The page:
Sometimes we know we are witnessing important moments that mark the advances in government, in attitudes, in improving our state.
Other times, the significance can only be gauged in retrospect.
The obvious moments can take place in government, such as when Idaho Gov. Phil Batt fought for passage, then signed, legislation to provide workman's compensation for Idaho farm workers.
They can be courageous acts, like when Bill Wassmuth organized a rally in Coeur d'Alene to denounce Aryan Nations leader Richard Butler in 1986 after a pipe bomb attack on him in his home.
Some are elections, such as Cecil Andrus' election in 1970 when he made protecting the White Cloud Mountains from mining the central issue in his campaign for governor.
Sometimes, we create institutions, only later to see them make change happen.
Andrus came to speak to a new organization on Aug. 21, 1989, at the gleaming Boise Cascade building. The Idaho Environmental Forum members were environmental professionals, lawyers, engineers, hydrologists, foresters, biologists, activists and lobbyists from all shades of the political and resource spectrum.
His talk to that group was an enduring moment that will be celebrated Tuesday, when he returns to address the 200th meeting of the Idaho Environmental Forum at the Crystal Ballroom at the Hoff Building. They may still have space for walk-ins, but registration is closed.
Some of the people there in 1989 had marched beside Andrus down Capitol Boulevard on the first Earth Day, April 22, 1970. Others had marked trees for harvest in the same woods Andrus bulldozed roads through as a logger for timber companies.
Idaho and the Pacific Northwest were in the middle of what we now call the timber wars, when crafty environmental lawyers and activists were using the laws passed when they were in college to stop clearcutting and protect wildlife habitat and water quality. They also were putting many timber workers out of work and helping turn Idaho into a one-party state.
As Andrus addressed these still-young professionals, he was encouraging a breed among them who were seeking a new path forward. Sitting at the table with the timber and agriculture interests and environmentalists, he had negotiated a year before an anti-degradation water quality rule.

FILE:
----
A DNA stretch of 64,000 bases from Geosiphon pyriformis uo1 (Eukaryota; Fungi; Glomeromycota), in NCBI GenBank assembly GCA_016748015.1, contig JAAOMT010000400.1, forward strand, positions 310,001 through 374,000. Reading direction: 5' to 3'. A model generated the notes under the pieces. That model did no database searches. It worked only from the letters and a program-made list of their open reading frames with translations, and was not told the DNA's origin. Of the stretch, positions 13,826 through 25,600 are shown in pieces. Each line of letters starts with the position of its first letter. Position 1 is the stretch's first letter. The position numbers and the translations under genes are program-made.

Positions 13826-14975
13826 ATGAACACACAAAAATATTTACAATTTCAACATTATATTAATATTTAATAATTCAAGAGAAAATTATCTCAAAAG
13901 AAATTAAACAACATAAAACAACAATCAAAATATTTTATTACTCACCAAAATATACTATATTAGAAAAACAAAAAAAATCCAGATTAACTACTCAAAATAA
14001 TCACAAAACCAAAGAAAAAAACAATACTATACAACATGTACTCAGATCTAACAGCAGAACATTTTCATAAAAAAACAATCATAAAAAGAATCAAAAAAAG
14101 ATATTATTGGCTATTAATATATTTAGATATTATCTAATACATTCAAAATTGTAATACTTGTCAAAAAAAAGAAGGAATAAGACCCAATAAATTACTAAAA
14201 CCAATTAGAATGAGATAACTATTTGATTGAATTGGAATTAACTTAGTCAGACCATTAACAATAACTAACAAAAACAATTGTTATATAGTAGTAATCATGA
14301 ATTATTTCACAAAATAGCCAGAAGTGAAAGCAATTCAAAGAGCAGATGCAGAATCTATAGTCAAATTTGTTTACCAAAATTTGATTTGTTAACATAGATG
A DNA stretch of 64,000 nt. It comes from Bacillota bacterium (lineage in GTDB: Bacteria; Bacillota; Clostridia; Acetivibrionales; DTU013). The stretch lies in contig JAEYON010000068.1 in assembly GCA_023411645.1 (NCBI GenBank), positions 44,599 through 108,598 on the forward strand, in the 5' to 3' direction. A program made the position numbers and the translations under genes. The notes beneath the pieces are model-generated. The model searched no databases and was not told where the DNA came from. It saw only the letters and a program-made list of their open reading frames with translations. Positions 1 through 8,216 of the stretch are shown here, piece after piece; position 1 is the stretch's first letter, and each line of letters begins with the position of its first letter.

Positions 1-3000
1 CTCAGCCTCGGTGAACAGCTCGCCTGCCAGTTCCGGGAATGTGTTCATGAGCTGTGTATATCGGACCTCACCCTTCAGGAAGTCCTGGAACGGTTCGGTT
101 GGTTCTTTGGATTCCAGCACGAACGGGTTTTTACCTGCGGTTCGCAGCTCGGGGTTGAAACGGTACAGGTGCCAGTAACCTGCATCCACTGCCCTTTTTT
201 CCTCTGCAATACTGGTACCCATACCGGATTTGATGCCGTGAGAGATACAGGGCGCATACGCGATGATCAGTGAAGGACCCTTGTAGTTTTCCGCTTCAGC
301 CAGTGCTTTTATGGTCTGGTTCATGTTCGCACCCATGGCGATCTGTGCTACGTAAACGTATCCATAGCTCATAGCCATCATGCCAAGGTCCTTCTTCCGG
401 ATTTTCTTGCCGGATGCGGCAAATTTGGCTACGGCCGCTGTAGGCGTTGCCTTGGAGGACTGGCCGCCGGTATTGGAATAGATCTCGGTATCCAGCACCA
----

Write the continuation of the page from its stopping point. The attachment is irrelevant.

When the talks got tough, Andrus told both sides that if they didn't compromise he was going to take the other side's position. He looked them in the eye, and they knew he meant it.
He called this new approach common sense. Today we call it collaboration.
"I see you people, those who have come of age in this new environment, as playing a real role in fostering more of that sense of compromise and cooperation," Andrus told the members of this new, loose-knit organization.
We have passed the 40th anniversary of Earth Day. The environmental movement is now mainstream, even in Idaho.
Idaho companies like Idaho Power and J.R. Simplot now tout sustainability as a goal and a policy. Their professionals regularly collaborate with the environmentalists they join for lunch at environmental forums.
Republican leaders like House Speaker Scott Bedke are regular speakers to the group.
Andrus says he's retired at 81, but you still see him walking briskly through Downtown Boise with a briefcase. That's when he isn't hunting with a dog for pheasants or hiking in the Foothills with a grandchild.
Many of his words in that speech ring true today, not just in Idaho but around the world.
"The task confronting America today is to have a nation - and a planet - that is environmentally clean and safe for future generations, but is at the same time able to support a society that is economically strong and able to compete in the international marketplace," Andrus said in 1989.
"I have a favorite saying that I think sums it up," he added. "First you must make a living, but then it must be a living that is worthwhile"
Rocky Barker: 377-6484